Morning Report: Why the Fed keeps missing on inflation 4/12/18

Vital Statistics:

Last Change
S&P futures 2355.5 14.5
Eurostoxx index 377.42 1.23
Oil (WTI) 66.58 -0.24
10 Year Government Bond Yield 2.80%
30 Year fixed rate mortgage 4.39%

Stocks are rising this morning on no real news. Bonds and MBS are down.

While investors are still worried about conflict in Syria, things seem to be settling down somewhat as Russia seemed to cool their rhetoric and Trump backed off from suggesting an attack was imminent. Call it WWE diplomacy: lots of trash-talking outside the ring, which often leads nowhere.

The last of the 3 inflation indicators this week came in lower than expected. Import prices were flat month-over-month and rose 3.6% YOY. Import prices are driven by the currency and commodity prices, so the Fed tends to de-emphasize them.

Initial Jobless Claims fell to 233,000 last week. The labor market continues to shrug off the volatility in the markets.

The FOMC minutes didn’t really reveal much we don’t already know, however one statement stuck out. On the labor market, they mentioned that the labor force participation rate was stronger than they had expected. That is interesting because the conventional wisdom in the markets and Washington is that the labor force participation rate is too low. The implications of that view – that the labor force participation rate should be lower – means that their inflation forecasts going forward might be too high. They are forecasting the unemployment rate to fall lower, which would in theory trigger more wage inflation (companies fighting for fewer workers), and push the Fed to hike rates faster in response. If they are getting the forecasts wrong for the labor force participation rate, it means that (a) they have more room to let the economy run, and (b) the longer-term growth rate of the economy is higher. This is good news. Perhaps it is a realization that fewer people are retiring at 65, and many of those longer-term unemployed are returning to the labor force. The labor force participation rate acts as sort of a speed limit for the economy. As it rises, the speed limit rises as well.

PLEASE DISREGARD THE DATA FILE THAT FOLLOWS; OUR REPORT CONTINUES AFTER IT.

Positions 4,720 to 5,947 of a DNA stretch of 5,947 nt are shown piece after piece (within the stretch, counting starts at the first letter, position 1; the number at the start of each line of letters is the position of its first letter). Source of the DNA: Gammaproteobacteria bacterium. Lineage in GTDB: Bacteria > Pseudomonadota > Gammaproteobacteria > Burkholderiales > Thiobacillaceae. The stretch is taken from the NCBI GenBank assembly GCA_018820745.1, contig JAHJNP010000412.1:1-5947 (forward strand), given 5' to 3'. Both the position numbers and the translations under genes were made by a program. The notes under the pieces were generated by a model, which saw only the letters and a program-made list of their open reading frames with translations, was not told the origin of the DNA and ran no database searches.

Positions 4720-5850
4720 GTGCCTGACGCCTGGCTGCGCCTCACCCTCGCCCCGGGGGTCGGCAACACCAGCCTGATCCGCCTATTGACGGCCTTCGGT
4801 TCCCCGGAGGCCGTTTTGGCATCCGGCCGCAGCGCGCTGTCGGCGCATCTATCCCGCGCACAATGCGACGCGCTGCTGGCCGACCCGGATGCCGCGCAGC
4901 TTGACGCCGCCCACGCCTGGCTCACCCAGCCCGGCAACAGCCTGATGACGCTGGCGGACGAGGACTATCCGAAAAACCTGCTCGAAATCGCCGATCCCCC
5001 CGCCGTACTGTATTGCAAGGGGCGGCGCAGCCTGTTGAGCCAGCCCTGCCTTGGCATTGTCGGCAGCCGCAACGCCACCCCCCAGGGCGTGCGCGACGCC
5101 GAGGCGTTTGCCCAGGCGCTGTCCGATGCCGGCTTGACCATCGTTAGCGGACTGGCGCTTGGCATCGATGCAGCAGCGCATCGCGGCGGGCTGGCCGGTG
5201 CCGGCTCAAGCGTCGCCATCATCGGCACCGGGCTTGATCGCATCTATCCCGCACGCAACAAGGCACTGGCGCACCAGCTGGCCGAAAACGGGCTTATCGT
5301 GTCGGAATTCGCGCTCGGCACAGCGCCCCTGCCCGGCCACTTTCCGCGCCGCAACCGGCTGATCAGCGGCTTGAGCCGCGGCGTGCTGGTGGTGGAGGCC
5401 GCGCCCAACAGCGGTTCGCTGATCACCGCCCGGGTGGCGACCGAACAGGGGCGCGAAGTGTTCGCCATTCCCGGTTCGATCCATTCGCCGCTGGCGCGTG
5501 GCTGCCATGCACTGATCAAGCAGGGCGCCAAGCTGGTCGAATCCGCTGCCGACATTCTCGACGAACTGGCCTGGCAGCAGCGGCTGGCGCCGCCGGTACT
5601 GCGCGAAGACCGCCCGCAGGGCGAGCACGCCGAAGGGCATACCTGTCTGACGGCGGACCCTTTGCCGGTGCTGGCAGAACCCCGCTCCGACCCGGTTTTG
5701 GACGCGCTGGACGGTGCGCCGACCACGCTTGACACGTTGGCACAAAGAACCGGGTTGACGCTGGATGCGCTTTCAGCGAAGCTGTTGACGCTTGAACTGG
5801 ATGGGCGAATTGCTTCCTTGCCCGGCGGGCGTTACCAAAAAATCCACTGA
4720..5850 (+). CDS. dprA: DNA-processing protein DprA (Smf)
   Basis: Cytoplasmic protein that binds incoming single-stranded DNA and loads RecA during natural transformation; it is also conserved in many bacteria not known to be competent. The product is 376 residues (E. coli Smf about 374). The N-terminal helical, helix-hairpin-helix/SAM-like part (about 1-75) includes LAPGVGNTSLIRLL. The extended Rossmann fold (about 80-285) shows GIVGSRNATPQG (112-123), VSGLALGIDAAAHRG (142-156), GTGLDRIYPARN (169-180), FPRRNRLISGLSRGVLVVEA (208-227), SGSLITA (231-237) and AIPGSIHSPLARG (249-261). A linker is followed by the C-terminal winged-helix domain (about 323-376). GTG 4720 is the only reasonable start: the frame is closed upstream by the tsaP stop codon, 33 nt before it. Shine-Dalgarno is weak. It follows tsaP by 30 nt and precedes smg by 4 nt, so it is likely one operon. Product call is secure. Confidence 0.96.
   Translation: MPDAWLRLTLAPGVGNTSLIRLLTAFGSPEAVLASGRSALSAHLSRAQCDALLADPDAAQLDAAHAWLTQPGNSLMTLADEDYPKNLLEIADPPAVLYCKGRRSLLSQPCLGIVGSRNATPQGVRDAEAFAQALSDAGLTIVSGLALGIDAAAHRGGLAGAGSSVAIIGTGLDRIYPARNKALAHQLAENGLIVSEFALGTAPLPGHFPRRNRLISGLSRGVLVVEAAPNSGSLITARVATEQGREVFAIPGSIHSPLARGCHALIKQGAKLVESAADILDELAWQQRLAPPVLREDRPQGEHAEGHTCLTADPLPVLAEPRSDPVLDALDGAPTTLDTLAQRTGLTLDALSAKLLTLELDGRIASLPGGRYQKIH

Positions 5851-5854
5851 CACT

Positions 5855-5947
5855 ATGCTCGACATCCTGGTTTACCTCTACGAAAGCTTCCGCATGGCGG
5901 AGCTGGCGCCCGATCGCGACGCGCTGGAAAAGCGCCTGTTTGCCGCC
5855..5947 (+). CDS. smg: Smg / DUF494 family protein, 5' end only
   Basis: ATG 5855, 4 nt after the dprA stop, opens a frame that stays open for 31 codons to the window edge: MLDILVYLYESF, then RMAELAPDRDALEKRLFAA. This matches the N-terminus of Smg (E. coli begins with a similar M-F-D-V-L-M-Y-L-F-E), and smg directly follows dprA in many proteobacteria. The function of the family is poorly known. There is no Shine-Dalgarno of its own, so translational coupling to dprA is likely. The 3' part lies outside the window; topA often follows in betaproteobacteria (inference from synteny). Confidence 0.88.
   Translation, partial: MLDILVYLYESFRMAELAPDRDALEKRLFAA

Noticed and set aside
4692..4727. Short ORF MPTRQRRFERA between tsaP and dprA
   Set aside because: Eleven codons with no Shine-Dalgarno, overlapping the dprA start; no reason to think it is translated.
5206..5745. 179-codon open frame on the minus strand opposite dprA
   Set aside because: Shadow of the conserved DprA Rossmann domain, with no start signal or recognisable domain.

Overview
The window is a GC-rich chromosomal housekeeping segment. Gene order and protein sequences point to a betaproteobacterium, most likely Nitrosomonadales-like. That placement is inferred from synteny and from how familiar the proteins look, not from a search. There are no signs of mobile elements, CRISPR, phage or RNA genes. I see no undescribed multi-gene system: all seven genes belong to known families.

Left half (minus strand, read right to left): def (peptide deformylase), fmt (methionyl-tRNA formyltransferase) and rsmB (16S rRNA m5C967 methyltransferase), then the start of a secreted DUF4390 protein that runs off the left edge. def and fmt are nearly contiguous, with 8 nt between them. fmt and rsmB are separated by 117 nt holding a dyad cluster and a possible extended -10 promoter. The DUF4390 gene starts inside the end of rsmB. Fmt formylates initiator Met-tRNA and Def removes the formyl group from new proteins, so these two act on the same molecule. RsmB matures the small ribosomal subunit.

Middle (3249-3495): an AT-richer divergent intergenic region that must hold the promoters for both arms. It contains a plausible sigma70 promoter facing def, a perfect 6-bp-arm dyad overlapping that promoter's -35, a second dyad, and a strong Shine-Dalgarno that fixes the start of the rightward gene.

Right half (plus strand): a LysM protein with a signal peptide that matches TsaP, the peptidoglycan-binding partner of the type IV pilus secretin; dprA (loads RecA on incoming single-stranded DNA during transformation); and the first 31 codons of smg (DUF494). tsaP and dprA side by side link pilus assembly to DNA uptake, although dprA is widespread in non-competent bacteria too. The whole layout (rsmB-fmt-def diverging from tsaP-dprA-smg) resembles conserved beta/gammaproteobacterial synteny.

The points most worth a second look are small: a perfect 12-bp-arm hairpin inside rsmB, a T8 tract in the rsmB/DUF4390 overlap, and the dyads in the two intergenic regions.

With regard to trade, this is what they had to say: “Participants did not see the steel and aluminum tariffs, by themselves, as likely to have a significant effect on the national economic outlook, but a strong majority of participants viewed the prospect of retaliatory trade actions by other countries, as well as other issues and uncertainties associated with trade policies, as downside risks for the U.S. economy.” In other words, the trade war has to really escalate for it to register economically.

Mick Mulvaney laid out his vision for the CFPB in his semiannual testimony to Congress yesterday. His prepared remarks are here. As he alluded to earlier, things are changing: “The Bureau is going about its work in several new ways. First, to execute the new mission, the Bureau will continue to seek the counsel of others and make decisions only after weighing relevant available evidence and a full range of perspectives. Second, the Bureau will protect the legal rights of all, equally. And third, we will do what is right with confidence, acting with humility and moderation.” On enforcement, he said: In another change, the Bureau practice of “regulation by enforcement” has ceased. The Bureau will continue to enforce the law. That is our job, and we take it seriously. However, people will know what the rules are before the Bureau accuses them of breaking those rules. Finally, he stated that the CFPB will review the Home Mortgage Disclosure Act and recommend changes.

CoreLogic notes that we have yet to see any effects of the new tax regime on home price appreciation. It is still early, however. That said, we do have a lot of inventory at the higher price points – probably most of it was driven by building decisions over the past several years – however tax reform is certainly not helping, at least in the high price / high tax MSAs.

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